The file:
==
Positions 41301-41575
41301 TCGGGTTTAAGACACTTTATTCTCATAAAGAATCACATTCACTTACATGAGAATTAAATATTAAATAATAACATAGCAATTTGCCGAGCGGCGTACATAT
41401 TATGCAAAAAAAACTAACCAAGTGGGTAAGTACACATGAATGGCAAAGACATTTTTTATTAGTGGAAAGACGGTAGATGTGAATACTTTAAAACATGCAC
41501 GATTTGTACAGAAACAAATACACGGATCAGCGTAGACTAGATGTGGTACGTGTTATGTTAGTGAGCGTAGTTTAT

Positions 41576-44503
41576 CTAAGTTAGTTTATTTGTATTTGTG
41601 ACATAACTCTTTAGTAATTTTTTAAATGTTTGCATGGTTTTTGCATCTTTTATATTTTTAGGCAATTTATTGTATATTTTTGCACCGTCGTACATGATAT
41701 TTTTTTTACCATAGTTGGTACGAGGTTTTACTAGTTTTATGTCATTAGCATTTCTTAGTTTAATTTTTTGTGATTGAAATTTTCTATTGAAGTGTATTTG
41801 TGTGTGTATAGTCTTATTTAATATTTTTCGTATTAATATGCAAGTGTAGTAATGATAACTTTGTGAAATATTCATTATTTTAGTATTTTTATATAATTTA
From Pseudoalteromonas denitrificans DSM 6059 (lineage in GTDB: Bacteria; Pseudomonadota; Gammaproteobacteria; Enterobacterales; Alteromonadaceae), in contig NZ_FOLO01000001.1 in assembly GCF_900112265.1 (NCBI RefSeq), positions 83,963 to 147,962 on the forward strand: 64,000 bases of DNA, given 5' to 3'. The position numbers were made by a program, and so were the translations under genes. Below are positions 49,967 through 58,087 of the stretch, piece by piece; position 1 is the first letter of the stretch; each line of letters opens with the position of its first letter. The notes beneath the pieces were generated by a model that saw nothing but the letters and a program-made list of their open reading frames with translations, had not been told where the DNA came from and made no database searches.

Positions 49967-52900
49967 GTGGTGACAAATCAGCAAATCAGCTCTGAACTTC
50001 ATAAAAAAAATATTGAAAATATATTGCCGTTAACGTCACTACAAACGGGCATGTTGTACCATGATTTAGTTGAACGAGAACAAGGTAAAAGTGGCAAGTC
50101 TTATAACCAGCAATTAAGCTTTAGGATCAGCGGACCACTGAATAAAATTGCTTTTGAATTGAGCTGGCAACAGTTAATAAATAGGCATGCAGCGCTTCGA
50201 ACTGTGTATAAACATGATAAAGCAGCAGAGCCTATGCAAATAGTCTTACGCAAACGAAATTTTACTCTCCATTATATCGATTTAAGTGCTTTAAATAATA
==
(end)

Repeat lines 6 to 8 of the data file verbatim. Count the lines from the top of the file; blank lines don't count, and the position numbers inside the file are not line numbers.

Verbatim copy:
41576 CTAAGTTAGTTTATTTGTATTTGTG
41601 ACATAACTCTTTAGTAATTTTTTAAATGTTTGCATGGTTTTTGCATCTTTTATATTTTTAGGCAATTTATTGTATATTTTTGCACCGTCGTACATGATAT
41701 TTTTTTTACCATAGTTGGTACGAGGTTTTACTAGTTTTATGTCATTAGCATTTCTTAGTTTAATTTTTTGTGATTGAAATTTTCTATTGAAGTGTATTTG